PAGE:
Results 1 to 7 of 7

Math Help - Differentiable function

  1. #1
    Junior Member
    Joined
    Mar 2010
    Posts
    45

    Differentiable function

    As h->0, show that(explain why)
    sin(x+h) = sinx +hcosx + o(h)
    Last edited by Monster32432421; April 28th 2010 at 05:41 PM.
    Follow Math Help Forum on Facebook and Google+

  2. #2
    MHF Contributor

    Joined
    Apr 2005
    Posts
    16,419
    Thanks
    1855
    some thing like this always depends on what you already know and are allowed to use.

    If you know that the derivative of sin x is cos x, then you can find the tangent line to sin x at x= -x_0:

    sin(x)= cos(x_0)(x- x_0)+ sin(x_0)

    Taking x= x_0+ h, sin(x_0+ h)= cos(x_0)(h)+ sin(x_0) and, replacing x_0 with x,
    sin(x+ h)= cos(x)h+ sin(x).

    Another way would be to use the Taylor's series for sin(x) and cos(x):
    sin(x)= x- \frac{x^2}{2!}+ \frac{x^4}{4!}+ \cdot\cdot\cdot
    cos(x)= 1- \frac{x^3}{3!}+ \frac{x^5}{5!}+ \dot\cdot\cdot
    Follow Math Help Forum on Facebook and Google+

  3. #3
    Junior Member
    Joined
    Mar 2010
    Posts
    45
    Could you explain this part? I'm not sure how you got the formula from just knowing the derivative of sin.. and how you got the tangent line at sinx at x= -x_0
    Quote Originally Posted by HallsofIvy View Post
    If you know that the derivative of sin x is cos x, then you can find the tangent line to sin x at x= -x_0:

    sin(x)= cos(x_0)(x- x_0)+ sin(x_0)
    Follow Math Help Forum on Facebook and Google+

  4. #4
    MHF Contributor

    Joined
    Apr 2005
    Posts
    16,419
    Thanks
    1855
    Quote Originally Posted by Monster32432421 View Post
    Could you explain this part? I'm not sure how you got the formula from just knowing the derivative of sin.. and how you got the tangent line at sinx at x= -x_0
    Normally, one of the first things people learn in Calculus is that the derivative is the slope of the tangent line and that, if y= f(x), the tangent line at (x_0, f(x_0)) is y= f'(x_0)(x- x_0)+ f(x_0). Check your notes.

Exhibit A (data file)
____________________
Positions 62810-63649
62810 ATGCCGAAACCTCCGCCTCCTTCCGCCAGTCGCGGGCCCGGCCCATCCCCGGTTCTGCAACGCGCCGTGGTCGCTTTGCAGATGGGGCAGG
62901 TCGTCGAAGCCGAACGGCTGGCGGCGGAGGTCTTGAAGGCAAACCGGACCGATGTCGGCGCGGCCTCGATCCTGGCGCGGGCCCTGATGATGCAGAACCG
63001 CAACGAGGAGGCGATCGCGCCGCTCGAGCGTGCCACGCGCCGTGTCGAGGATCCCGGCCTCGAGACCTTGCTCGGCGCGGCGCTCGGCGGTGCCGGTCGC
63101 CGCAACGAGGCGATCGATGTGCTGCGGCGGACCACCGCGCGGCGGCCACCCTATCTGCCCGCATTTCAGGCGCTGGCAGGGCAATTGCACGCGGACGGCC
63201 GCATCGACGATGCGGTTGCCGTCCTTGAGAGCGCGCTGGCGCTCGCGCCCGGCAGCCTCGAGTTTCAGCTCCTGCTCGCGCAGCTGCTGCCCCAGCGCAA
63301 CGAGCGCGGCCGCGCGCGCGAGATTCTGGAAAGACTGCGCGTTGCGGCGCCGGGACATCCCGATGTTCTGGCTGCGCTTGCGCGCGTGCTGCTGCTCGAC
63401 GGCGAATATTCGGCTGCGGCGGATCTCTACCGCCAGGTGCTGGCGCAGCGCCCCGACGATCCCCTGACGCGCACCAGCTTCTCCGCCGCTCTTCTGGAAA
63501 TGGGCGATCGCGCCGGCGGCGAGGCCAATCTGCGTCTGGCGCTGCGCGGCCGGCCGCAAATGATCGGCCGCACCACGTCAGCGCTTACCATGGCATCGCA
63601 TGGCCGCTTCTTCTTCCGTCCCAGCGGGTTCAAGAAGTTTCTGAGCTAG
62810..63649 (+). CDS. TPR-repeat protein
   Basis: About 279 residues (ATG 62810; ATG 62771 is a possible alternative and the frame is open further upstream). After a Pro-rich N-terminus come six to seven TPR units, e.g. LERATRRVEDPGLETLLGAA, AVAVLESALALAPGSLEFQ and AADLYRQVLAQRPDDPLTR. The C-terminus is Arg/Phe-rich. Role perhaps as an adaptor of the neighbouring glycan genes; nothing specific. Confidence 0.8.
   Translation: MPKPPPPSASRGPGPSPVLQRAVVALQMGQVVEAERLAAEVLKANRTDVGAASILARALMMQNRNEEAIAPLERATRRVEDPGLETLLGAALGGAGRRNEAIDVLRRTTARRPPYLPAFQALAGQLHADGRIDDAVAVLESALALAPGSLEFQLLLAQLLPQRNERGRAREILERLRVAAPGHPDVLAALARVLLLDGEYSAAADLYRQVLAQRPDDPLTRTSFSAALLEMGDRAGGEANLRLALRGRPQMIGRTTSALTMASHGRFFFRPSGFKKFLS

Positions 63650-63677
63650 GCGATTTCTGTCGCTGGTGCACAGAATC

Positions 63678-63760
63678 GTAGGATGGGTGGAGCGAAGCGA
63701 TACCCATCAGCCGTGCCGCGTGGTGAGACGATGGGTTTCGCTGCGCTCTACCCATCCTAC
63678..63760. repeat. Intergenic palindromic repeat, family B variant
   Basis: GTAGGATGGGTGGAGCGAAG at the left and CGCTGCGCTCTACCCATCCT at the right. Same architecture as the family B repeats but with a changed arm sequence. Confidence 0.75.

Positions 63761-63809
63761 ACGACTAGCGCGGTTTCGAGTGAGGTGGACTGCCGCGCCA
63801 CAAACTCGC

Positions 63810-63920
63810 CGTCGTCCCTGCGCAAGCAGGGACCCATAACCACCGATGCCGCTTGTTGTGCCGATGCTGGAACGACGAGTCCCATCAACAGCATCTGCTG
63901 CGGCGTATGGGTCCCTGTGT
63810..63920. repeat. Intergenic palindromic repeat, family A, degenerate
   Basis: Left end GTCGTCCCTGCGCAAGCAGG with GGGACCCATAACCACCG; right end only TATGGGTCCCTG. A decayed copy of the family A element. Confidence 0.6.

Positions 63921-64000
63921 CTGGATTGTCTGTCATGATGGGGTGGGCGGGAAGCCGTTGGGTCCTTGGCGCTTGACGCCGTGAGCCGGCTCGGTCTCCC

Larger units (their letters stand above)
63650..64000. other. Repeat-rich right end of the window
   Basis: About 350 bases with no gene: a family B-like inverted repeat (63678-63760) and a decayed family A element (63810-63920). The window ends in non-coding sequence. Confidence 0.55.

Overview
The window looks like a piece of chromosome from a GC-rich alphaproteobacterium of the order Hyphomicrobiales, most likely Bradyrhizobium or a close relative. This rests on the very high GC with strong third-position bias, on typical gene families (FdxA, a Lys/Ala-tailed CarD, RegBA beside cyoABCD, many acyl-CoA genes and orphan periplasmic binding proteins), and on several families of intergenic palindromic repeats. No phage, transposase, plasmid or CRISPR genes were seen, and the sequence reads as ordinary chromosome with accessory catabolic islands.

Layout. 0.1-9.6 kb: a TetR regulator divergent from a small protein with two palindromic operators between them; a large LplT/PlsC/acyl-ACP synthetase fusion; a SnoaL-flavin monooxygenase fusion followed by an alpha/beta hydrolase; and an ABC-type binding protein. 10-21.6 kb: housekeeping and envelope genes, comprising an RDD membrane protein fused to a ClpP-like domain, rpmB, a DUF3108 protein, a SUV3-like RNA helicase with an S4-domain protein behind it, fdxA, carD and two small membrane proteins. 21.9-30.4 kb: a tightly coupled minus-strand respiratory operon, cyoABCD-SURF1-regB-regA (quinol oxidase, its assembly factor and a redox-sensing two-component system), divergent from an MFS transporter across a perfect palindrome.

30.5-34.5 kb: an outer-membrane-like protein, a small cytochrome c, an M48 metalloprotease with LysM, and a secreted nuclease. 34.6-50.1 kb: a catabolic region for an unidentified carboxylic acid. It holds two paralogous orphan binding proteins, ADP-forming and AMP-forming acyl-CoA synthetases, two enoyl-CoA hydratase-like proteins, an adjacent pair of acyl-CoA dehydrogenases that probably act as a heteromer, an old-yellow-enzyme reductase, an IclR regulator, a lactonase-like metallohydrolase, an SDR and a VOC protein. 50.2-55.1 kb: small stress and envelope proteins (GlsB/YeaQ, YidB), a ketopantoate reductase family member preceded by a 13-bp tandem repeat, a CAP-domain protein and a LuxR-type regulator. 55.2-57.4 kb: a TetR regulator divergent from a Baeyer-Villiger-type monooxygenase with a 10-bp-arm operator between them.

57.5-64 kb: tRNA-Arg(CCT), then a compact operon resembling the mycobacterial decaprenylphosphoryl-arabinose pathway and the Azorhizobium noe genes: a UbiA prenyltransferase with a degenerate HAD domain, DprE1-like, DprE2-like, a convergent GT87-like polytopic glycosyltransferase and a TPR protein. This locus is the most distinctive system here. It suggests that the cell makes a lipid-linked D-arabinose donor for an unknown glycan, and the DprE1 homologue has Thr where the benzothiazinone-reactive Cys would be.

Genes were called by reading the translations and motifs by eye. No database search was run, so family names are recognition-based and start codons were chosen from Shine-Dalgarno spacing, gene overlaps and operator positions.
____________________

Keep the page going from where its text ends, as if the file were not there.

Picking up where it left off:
Follow Math Help Forum on Facebook and Google+

  5. #5
    Junior Member
    Joined
    Mar 2010
    Posts
    45
    Quote Originally Posted by HallsofIvy View Post
    Normally, one of the first things people learn in Calculus is that the derivative is the slope of the tangent line and that, if y= f(x), the tangent line at (x_0, f(x_0)) is y= f'(x_0)(x- x_0)+ f(x_0). Check your notes.
    Another question...How come you are missing the o(h) in the final solution?

    thanks so much for your help so far..
    Follow Math Help Forum on Facebook and Google+

  6. #6
    Junior Member
    Joined
    Mar 2010
    Posts
    45
    Sorry person who is apparently not that awesome at maths.

    "The above equation is wrong. The function on the LHS is the sine
    function, whereas on the RHS you have a straight line. How can they
    equal?

    The tangent line is NOT equal to the curve. They only meet at ONE point:
    the touching point."

    Could someone else do my question?....
    Follow Math Help Forum on Facebook and Google+

  7. #7
    Senior Member
    Joined
    Feb 2010
    Posts
    422
    Do you know that if \lim_{x\to a} f(x) = L then f(x) = L + o(1) where the o(1) is as x\to a? Write down the difference quotient and use this to turn it into the tangent line estimate f(x+h) = f(x) + f'(x) h +o(h), then set f(x) = sin(x).

    Also, be nice.

    edit: Or were you trying to prove that the derivative of sine is the cosine?
    Follow Math Help Forum on Facebook and Google+

Similar Math Help Forum Discussions

  1. Is the following function differentiable?
    Posted in the Calculus Forum
    Replies: 6
    Last Post: December 14th 2011, 11:38 AM
  2. Replies: 0
    Last Post: October 3rd 2010, 08:03 AM
  3. Differentiable function on Rn
    Posted in the Differential Geometry Forum
    Replies: 2
    Last Post: May 14th 2010, 05:56 AM
  4. Differentiable function
    Posted in the Differential Geometry Forum
    Replies: 0
    Last Post: November 13th 2009, 06:47 AM
  5. differentiable function
    Posted in the Calculus Forum
    Replies: 4
    Last Post: January 15th 2008, 05:30 AM

Search Tags


/mathhelpforum @mathhelpforum